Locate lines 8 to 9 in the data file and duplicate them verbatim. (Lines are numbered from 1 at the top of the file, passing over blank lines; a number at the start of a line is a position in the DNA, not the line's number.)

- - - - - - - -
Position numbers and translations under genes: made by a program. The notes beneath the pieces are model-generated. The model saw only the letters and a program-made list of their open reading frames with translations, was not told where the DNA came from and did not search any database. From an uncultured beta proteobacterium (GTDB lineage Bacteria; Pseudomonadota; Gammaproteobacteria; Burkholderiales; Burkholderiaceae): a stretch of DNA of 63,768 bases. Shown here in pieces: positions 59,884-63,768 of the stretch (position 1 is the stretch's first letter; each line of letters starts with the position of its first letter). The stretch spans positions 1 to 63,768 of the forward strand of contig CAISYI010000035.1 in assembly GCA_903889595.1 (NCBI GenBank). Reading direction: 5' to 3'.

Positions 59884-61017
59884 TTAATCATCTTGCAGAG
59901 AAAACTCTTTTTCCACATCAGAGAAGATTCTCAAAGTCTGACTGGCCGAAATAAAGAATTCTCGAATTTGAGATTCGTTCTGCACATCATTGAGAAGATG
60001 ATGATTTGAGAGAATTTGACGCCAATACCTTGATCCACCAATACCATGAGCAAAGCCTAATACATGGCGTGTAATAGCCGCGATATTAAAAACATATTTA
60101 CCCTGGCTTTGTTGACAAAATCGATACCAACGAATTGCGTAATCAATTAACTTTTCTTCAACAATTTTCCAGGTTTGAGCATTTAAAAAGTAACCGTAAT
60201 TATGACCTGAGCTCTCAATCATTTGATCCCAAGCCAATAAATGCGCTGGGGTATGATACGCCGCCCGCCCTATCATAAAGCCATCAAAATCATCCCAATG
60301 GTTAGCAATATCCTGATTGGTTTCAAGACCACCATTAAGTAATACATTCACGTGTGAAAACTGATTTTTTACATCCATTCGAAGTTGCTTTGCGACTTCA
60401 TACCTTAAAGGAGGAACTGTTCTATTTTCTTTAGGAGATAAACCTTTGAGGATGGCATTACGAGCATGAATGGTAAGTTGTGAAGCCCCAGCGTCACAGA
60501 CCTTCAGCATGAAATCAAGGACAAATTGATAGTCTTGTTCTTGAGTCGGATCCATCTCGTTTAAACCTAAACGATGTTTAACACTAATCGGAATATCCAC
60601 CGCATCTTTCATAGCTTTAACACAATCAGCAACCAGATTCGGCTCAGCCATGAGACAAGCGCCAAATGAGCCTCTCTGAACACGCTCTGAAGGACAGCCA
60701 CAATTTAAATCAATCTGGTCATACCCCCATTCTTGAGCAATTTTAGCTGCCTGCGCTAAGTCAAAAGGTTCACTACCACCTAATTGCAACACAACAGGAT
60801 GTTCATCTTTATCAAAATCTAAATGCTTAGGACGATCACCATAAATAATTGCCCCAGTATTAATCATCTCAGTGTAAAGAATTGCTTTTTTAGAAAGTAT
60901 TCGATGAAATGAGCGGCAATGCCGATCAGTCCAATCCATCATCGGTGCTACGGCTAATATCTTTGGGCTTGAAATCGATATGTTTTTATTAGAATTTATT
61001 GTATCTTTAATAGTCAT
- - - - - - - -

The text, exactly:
60301 GTTAGCAATATCCTGATTGGTTTCAAGACCACCATTAAGTAATACATTCACGTGTGAAAACTGATTTTTTACATCCATTCGAAGTTGCTTTGCGACTTCA
60401 TACCTTAAAGGAGGAACTGTTCTATTTTCTTTAGGAGATAAACCTTTGAGGATGGCATTACGAGCATGAATGGTAAGTTGTGAAGCCCCAGCGTCACAGA